Is something marring your 3D experience?

Is something marring your 3D experience?

big screen

With Godzilla (2014) fever still high among movie buffs and X Men: Days of Future Past making news everywhere, one cannot deny the increase in number of Hollywood 3D movies that are raining in India.

To stay in the race, upcoming multiplexes in the Capital are constructing screens that are compatible with 3D technology, while the old cinema halls have upgraded themselves. At least, the latter boast of doing so, but one needs to beware before booking tickets for a 3D film at a particular hall lest it turns out to be a disappointing experience!

With the advent of Hollywood 3D movies that have high VFX (visual) effects, Delhiites are sure to throng cinema halls. But many in the city complain of a not-so-great experience “Even after paying Rs 350 to watch Godzilla!”

“I can only go to a cinema hall in Connaught Place after work and therefore headed to PVR Plaza last week. Though the film’s script and storyline were fantastic but after about 40 minutes the screen appeared quite hazy to me and my friends, which spoilt the movie-viewing experience,” rues Prerna Arora, a copywriter. Anupam Kishore, a marketing executive adds, “It is futile to spend two hours in any theatre that screens Hollywood 3D movies because all of them are not as good as PVR Directors Cut. In some theatres, the specs that are provided are of cheap quality and are much-bigger than the normal size of the human head.”

So it seems that the glasses are a major factor that “are capable of ruining a 3D experience. Available in two qualities – battery-operated and without battery – the glasses help in receiving different images for the right and left eye to be composed in the brain in the format that gives depth to the image and makes it appear three dimensional,” says Anubhav Pandey, who has worked on Life of Pi as technical director with Rhythm & Hues Studios.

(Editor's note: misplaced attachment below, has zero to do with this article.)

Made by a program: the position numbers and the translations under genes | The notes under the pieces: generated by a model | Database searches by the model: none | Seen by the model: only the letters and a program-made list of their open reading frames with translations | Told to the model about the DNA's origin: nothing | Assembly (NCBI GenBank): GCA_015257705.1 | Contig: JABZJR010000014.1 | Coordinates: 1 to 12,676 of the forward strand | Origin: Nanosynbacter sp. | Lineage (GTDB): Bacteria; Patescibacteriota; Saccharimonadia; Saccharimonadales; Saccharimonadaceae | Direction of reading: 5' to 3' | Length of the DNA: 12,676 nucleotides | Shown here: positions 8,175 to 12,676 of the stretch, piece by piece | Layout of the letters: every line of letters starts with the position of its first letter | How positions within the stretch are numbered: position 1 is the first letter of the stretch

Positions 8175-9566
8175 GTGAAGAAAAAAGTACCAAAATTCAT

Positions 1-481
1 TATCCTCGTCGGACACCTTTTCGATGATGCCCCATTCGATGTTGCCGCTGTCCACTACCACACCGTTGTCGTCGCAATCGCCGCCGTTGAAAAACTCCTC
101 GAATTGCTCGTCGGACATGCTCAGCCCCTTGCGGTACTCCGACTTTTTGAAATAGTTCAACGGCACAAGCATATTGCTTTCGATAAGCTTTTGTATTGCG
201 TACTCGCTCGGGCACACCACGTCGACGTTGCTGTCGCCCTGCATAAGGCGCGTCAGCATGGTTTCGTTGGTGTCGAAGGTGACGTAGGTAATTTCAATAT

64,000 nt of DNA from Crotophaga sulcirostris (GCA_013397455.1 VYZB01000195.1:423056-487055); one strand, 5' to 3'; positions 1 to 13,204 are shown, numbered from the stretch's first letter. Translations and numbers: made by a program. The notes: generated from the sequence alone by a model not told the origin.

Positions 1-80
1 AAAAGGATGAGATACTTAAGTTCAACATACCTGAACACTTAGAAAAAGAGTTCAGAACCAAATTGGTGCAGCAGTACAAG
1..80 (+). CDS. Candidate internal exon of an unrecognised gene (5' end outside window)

But the quality of the screen is also important. “There are two types of technologies that modern multiplexes use – active and passive,” says RK Mehrotra, general manager of Delite Cinema.

“Since active technology is more expensive, majority of theatre halls in Delhi use passive technology. We have implemented active technology in our Delite Diamond screen that is equipped to screen 3D films, but the cost of a pair of glasses that we provide to our guests free of cost is Rs 3,000 whereas the cost of our ticket is either Rs 150 or Rs 175. It is difficult to explain to the guests to handle these glasses with care and return them after the movie is over,” he says. 

Is that the reason why many theatres, especially single-screens, in Delhi provide low quality glasses for 3D films?

“When I saw the film Transformer: Dark of the Moon almost a year back, at PVR Anupam in Saket, I wasn’t very happy with my experience,” says Siddharth Singh, a student in animation and an avid 3D movie-viewer. He, however, recently saw Godzilla and X-Men at the same theatre and agrees that “The quality seems to have improved over time. But to be honest, I have had better viewing experience at new theatres such as DT Gurgaon.”

In a City where one has access to even 5D and 7D films, is it worth spending huge bucks for a poor 3D projection of a brilliant Hollywood film?